For these reasons, I do keep my camera on “cloudy” white balance often while on safari…this goes for any safari in a warm environment, as a cloudy white balance adds a bit more yellow to the photo, which I believe emulates the warm environment best.

For additional tips on setting your white balance and other considerations around it, check out my previous article here.

a large tiger photographed through space in a tree with blurred foreground

Your metering mode is a key consideration

I’ll be honest, I usually do not change my metering mode often.  However, when I need to, it can be very helpful.  And simply being cognizant of what metering mode I have my camera set on is key to how I take my photos.

Simply put, your metering mode is your camera’s way of choosing how much light and dark to let into the scene.  This applies to any setting except for full manual, where you are the one choosing your aperture, shutter speed, and ISO, to reflect the amount of light you want.

If you use aperture priority, shutter priority, or even full manual with AUTO ISO (my preferred technique), the camera makes slight adjustments based on what it “thinks” an average amount of light is.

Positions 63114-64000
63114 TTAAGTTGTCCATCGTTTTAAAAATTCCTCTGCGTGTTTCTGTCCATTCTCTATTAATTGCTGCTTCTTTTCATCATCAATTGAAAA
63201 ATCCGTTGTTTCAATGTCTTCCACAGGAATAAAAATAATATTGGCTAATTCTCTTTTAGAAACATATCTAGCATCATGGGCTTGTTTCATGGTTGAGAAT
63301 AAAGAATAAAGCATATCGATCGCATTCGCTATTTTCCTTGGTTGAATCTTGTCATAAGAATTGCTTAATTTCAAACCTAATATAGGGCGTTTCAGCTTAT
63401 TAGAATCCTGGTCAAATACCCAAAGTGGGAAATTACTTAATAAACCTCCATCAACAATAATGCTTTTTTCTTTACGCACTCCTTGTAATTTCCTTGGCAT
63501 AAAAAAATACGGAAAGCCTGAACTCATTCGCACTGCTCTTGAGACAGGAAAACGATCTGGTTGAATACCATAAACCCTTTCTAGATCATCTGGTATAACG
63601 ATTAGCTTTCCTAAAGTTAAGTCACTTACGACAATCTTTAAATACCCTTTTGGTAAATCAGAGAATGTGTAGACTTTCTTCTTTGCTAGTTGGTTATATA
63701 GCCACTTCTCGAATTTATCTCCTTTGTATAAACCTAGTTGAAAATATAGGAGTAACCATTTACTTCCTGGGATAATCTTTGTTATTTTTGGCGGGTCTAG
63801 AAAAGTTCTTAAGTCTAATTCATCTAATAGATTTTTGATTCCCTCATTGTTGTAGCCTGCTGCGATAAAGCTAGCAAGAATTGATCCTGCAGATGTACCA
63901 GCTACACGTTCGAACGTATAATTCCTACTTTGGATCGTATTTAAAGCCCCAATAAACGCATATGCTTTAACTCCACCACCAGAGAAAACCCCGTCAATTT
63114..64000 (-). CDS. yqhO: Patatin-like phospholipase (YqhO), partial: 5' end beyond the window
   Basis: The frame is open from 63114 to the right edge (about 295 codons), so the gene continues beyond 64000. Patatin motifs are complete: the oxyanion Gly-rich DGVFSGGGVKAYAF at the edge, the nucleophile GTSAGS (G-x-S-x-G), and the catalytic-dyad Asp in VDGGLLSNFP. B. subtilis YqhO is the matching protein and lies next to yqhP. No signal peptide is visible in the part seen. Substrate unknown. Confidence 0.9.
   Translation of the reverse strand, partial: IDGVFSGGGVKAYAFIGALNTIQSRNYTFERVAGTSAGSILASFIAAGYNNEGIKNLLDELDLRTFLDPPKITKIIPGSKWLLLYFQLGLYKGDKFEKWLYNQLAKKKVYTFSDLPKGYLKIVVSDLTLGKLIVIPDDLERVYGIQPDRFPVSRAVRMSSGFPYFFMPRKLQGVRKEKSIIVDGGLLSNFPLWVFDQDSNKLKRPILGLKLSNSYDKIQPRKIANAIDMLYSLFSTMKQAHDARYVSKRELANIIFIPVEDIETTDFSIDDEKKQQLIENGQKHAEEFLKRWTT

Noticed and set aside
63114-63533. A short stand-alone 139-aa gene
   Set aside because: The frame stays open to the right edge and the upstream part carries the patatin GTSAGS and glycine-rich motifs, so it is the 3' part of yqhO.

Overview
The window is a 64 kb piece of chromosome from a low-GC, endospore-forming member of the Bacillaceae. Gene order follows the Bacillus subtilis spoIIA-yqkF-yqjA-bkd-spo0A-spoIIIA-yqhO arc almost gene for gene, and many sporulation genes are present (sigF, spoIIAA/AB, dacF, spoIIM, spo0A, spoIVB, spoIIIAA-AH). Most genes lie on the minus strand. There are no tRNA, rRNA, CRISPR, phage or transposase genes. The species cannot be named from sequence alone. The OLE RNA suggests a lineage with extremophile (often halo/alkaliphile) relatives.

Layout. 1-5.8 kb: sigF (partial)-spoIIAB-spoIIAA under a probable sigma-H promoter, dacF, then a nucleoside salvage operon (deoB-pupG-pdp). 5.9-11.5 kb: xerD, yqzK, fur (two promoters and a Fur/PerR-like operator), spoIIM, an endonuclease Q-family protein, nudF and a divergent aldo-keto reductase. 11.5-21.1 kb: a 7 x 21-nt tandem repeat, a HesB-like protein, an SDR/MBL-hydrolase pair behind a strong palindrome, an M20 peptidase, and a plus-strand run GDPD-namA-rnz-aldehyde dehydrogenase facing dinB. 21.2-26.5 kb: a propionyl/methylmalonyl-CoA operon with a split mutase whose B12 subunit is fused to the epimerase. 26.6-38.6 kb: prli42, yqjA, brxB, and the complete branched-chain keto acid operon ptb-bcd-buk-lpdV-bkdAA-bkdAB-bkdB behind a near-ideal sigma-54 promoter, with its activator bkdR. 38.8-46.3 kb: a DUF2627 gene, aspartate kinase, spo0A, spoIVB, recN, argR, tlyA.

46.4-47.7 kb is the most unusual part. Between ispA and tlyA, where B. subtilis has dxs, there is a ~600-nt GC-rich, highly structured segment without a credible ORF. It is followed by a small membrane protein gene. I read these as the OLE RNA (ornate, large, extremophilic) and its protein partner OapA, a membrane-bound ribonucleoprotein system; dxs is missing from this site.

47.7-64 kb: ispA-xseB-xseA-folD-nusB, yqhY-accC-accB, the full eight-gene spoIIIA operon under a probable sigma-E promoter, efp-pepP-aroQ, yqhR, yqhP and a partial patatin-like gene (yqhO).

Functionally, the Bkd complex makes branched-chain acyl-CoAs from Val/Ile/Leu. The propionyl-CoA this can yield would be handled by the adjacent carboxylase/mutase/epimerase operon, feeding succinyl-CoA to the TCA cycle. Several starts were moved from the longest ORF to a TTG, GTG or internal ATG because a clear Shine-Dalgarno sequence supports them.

Where metering modes come in is which part of the scene your camera uses in its calculations—the whole scene, just the center, a little bit of both?

It’s best to consult your camera’s manual to see what options you have on the table, but for reference I rarely take my metering off of “evaluative” metering, which tells my camera to consider the entire scene, but to make a smart assessment based on the majority of the middle of the scene (instead of worrying about what is in the corners).

So there you have it—lots of tips and tricks for maximizing your tiger photography!  As I said, tiger photography is one of the most exciting, dare I say pinnacles, of a wildlife photographer’s career.  They are elusive, they are beyond wild, and they are one of the most majestic and photogenic critters on our planet.

If you have other tips or questions beyond this article, please be sure to leave a comment below!

Go forward and give it a shot!